- AstraZeneca said the circulating DNA (ctDNA) test it is codeveloping with Roche (Switzerland) will be designed to identify epidermal growth factor receptor (EGFR) mutations in both tumor tissue and plasma from patients with non-small-cell lung cancer (NSCLC). The test will optimize the clinical development of investigational compound AZD9291 for patients who are resistant to first-generation EGFR tyrosine kinase inhibitors (TKIs).
- With longtime partner Qiagen (Germany), AstraZeneca will codevelop a test to identify patients that can be treated with Iressa, an EGFR-TKI. Iressa, already approved in 65 countries, is indicated for the treatment of adults with locally advanced or metastatic NSCLC with activating mutations of EGFR-TK. The test uses a highly sensitive assay to detect EGFR mutations in small fragments of plasma ctDNA. AstraZeneca and Qiagen said the test has demonstrated “robust and reliable” identification of EGFR mutation status using samples from the Phase IV IRESSA Follow Up Measure study.
- Biocartis (Belgium) and Abbott (Abbott Park, Ill.) will leverage Biocartis’s molecular diagnostics system, Idylla, and Abbott’s regulatory, scientific, and commercialization expertise to develop multiplex biomarker panels for use in partnership with pharmaceutical companies’ clinical trials.
- Ferring Pharmaceuticals and Roche announced a collaboration to combine diagnostic testing technology from Roche with Ferring’s human cell line-derived recombinant follicle-stimulating hormone, currently in phase III development. This combination will personalize infertility treatment dosing based on a woman’s anti-Müllerian hormone levels.
- Cepheid (Sunnyvale, Calif.) announced earlier this summer a new collaboration with AstraZeneca, Cubist Pharmaceuticals Inc., and GSK to promote “transformational change” in infectious disease therapy with the development of a rapid diagnostic test that can target multi-drug-resistant pathogens and aid the appropriate use of antibiotics. The group will work to extend the number of body sample types utilized by the Xpert Carba-R rapid test. Xpert Carba-R is commercially available outside the United States and is targeted for a commercial U.S. release in 2015, subject to approval.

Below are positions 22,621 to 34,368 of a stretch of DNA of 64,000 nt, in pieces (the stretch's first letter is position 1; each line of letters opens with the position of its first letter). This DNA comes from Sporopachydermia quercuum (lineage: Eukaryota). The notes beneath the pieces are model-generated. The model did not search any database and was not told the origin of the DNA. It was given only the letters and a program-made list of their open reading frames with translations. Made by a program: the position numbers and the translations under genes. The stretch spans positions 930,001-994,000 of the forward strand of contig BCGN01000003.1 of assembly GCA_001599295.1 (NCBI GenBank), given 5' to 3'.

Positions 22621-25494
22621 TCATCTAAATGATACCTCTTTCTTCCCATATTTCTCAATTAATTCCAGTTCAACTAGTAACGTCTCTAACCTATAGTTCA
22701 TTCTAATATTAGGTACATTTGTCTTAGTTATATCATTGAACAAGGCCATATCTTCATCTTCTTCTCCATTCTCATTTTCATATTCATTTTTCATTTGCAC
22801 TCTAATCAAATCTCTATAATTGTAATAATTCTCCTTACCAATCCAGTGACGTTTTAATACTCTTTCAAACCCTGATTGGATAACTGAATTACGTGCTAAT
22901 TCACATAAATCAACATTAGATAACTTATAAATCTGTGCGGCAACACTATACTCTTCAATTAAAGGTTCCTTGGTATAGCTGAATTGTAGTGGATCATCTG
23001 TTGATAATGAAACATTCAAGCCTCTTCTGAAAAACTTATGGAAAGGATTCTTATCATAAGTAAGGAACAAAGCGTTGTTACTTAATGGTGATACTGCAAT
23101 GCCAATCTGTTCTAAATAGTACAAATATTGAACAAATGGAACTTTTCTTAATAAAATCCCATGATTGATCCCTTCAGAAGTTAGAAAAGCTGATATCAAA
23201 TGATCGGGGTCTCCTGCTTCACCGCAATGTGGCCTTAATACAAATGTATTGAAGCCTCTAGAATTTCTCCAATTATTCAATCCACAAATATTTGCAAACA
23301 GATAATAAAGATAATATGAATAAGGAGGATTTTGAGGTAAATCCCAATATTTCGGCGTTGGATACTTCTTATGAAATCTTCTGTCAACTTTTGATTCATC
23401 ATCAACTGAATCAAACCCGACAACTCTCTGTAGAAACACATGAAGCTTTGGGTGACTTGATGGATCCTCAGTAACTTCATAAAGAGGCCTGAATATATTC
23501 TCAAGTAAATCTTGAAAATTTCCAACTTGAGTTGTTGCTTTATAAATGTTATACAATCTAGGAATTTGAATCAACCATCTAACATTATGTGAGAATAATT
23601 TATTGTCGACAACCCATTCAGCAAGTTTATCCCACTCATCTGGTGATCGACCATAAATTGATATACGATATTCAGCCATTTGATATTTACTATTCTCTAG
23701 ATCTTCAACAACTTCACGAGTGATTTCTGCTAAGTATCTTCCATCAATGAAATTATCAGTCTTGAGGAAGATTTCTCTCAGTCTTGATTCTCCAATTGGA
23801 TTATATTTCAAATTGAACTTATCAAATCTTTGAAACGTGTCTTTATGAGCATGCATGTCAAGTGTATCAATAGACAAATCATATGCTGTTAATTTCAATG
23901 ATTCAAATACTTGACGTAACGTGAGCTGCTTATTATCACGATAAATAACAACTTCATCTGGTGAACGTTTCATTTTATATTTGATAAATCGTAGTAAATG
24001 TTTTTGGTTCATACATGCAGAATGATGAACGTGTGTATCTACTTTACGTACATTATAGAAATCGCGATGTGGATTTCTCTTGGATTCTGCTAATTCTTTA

- Foundation Medicine (Cambridge, Mass.), in June joined pharmaceutical companies Amgen, Genentech, Pfizer, and AstraZeneca in the Lung Cancer Master Protocol (Lung-MAP) trial. Lung-MAP is a multidrug, multiarm, biomarker-driven clinical trial for patients with advanced squamous cell lung cancer. Foundation Medicine’s comprehensive genomic profiling will be used to match patients to one of five experimental drugs—four targeted therapies and an anti-PD-L1 immunotherapy—based on the tumor’s genomic profile.
While headlines trumpet the major partnership players—Abbott, Roche, Qiagen, and Foundation Medicine—some startups have
been able to establish collaborations with pharmaceutical companies. Smaller companies’ lack of a footprint may make them less ideal partners. “If I’m a pharmaceutical company and I am going to launch a drug globally, I need a partner that can go global with the product,” explains Glorikian. “There may be kinks if the [smaller company] doesn’t have marketing, distribution, and commercialization in place.” Startups like Nodality (San Francisco) have positioned themselves in active pharmaceutical partnerships, although to date no commercial products have been produced. Nodality’s proprietary platform, Single Cell Network Profiling, which enables functional characterization of disease-associated signaling, is being applied to develop molecular diagnostics in cancer and autoimmune diseases. Nodality is also collaborating with pharmaceutical partners on patient stratification and companion diagnostics development and biomarker discovery and development. Existing partnerships include CB Pharma, Pfizer, and Janssen Biotech.